Are you dating someone that you think is taking advantage of you? In a relationship, for real love to blossom there has to be mutual respect and if there isn’t, then it’s merely a relationship of convenience. You can’t have a real relationship where one person takes advantage of the other. But what is the difference between being sweet, considerate, understanding and showing your appreciation for your significant other and being taken advantage of? Read on to find out whether you are a pushover or not.

Are you in a committed relationship? If not, are you interested in being in one? If you haven’t established exclusivity, you two have been seeing each other for a while, you want to establish a commitment but you are afraid of being left, you are a pushover. Of course, when you are first dating and figuring things out, you don’t want to push a relationship. It should develop naturally. But if you’ve been seeing each other regularly for months with no signs of commitment on the horizon, talk to your significant other. If they still don’t want to give you a commitment, when that is what you want, let them go. They aren’t serious about you. Discuss the issue, in depth to make sure there aren’t any extenuating circumstances. But by and large, if this is the case they are taking advantage.

Does he or she have friends over all the time and you feel more like the wait staff than their romantic partner? If you are cooking, cleaning, and taking off so they can have guys or girls nights at your place all the time, you are definitely a pushover. Why can’t they prepare all this themselves? And what about times when people aren’t coming over? Do you do his or her chores in addition to your own? If so, your significant other treats you more like a servant than a partner. Unless this is some type of weird fetish or you are female and very traditional from a certain ethnic or religious background that causes you to do all these things, you are a pushover.  Everyone goes out of their way once in a while for their significant other. But if you are always making accommodations, allowances, and keep saying to people that’s how he or she is when confronted by what they see as an injustice, you are definitely a pushover. Is this person loving, attentive, and do they surprise you with something, a little sweet text, a gift, take you out, something like that? If you feel perpetually taken for granted, while you do all the little niceties for your partner, you are a pushover.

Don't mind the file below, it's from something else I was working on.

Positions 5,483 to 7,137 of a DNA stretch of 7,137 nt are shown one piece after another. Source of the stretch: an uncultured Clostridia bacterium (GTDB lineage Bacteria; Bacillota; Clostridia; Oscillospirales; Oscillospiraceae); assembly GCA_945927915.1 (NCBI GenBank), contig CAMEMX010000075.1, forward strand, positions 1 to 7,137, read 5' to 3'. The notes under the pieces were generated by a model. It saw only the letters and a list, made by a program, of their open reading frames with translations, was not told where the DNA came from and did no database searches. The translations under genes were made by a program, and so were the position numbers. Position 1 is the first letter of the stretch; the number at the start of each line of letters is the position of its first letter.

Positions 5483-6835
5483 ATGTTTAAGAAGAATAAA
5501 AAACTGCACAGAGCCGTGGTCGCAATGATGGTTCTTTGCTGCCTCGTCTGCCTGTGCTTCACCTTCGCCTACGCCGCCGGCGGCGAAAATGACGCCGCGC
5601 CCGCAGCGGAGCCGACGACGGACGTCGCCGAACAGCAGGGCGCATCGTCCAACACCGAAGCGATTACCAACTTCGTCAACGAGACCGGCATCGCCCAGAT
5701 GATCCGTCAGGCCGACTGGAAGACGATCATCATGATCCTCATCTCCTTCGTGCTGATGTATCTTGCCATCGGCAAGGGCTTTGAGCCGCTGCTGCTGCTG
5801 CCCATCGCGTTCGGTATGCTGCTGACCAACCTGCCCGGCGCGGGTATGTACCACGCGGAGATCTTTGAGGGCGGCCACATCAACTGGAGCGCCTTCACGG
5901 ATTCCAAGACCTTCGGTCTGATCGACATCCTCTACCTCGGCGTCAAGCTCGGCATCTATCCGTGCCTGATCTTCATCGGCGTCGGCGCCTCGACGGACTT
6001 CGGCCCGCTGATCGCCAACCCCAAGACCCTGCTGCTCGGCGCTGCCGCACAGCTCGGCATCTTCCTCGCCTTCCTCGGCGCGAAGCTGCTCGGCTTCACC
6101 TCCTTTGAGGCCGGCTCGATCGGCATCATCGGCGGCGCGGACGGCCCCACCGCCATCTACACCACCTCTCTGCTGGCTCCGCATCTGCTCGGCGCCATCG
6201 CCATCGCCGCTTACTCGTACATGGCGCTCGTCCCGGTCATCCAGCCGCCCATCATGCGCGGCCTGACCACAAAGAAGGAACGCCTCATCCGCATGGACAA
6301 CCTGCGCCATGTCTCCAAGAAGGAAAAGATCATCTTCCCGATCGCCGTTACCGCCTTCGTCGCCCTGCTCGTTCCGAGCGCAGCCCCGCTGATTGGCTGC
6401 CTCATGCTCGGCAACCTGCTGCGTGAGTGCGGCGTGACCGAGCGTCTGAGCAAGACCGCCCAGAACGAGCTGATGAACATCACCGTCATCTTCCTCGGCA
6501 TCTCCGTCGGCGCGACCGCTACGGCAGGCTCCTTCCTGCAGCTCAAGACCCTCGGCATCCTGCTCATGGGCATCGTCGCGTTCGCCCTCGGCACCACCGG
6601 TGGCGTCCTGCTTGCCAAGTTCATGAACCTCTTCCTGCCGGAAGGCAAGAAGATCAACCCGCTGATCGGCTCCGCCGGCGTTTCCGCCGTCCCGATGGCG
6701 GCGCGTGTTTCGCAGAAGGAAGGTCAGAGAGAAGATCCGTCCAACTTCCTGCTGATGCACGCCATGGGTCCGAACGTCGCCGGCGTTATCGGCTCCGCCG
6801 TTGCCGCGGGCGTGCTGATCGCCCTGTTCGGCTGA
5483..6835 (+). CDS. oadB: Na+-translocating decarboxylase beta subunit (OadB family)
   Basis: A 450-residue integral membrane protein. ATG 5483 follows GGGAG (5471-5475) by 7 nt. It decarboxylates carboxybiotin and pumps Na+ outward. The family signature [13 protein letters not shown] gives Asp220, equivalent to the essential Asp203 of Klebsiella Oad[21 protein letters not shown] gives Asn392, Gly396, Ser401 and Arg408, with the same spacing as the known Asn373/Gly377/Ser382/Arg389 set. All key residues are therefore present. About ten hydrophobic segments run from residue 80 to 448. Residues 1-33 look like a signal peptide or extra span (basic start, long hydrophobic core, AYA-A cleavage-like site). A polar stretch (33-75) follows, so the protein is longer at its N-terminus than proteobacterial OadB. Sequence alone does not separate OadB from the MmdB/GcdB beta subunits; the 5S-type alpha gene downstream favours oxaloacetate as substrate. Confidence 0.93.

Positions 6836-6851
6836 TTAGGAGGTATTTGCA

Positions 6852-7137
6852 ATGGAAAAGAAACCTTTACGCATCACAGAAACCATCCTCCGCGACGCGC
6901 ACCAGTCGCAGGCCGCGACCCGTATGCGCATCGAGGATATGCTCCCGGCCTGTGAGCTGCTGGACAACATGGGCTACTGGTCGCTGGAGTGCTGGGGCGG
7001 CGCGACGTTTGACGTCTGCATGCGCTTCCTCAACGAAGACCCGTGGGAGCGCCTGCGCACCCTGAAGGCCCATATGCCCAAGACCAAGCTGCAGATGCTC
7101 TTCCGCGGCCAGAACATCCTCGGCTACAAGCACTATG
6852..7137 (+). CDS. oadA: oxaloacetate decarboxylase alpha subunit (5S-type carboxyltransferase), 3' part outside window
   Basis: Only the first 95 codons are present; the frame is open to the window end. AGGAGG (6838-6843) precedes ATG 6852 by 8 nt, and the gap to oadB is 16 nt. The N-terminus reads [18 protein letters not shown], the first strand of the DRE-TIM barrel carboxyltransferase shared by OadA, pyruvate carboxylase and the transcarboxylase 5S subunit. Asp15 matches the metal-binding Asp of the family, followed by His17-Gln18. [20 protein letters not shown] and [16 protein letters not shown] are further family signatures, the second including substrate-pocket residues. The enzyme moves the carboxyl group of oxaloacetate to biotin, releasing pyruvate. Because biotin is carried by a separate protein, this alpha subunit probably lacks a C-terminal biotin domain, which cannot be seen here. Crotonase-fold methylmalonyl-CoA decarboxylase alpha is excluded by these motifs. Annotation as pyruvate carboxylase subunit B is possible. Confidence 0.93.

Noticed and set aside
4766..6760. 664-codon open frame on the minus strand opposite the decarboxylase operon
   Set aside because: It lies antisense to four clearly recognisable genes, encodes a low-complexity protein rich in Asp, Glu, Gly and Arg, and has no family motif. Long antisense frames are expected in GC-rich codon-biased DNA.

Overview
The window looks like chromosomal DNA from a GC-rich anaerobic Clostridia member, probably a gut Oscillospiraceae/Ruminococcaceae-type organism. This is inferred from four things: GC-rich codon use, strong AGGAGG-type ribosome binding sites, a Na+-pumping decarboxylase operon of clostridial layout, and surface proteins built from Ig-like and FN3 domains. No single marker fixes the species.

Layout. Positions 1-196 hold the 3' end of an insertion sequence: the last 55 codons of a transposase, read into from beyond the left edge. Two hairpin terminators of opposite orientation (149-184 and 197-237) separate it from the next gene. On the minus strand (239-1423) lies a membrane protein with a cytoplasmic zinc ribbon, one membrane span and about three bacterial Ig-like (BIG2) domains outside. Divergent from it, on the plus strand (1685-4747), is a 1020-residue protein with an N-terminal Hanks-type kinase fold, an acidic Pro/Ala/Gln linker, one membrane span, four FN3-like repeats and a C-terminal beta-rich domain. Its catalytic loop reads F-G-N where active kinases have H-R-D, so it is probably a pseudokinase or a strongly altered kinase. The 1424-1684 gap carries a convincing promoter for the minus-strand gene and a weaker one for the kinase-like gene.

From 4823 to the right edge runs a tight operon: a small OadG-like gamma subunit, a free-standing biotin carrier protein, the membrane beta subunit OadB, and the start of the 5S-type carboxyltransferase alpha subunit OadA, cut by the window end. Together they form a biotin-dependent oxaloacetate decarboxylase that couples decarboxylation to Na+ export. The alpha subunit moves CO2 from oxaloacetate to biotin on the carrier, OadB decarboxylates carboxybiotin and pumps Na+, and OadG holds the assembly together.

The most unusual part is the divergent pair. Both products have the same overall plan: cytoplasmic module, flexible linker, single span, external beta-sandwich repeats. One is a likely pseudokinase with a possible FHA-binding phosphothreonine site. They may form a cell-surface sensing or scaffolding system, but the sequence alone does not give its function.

If you avoid conflict and every fight ends with you backing down, you are definitely a pushover. Now what are you going to do about it? There are two problems here, your significant other is taking advantage and you are giving them more than enough opportunity to do so. Instead, sit down with them. Have a chat. Set some ground rules. Go over everything that is unfair and tell them what you think would make it fair. Hear them out. But if they aren’t willing to bend you have to be willing to walk. Instead of investing all that energy in your relationship start investing it into yourself. Work on your goals, your dreams, your career, going to college or whatever it is that will enrich you. You are worth it. If they don’t see how worthwhile you are, be brave and lose them, and find someone who does. For more advice read, How to Be More Assertive: Quit Being a Pushover and Boost Your Self Confidence in Any Situation by Alfred Hale.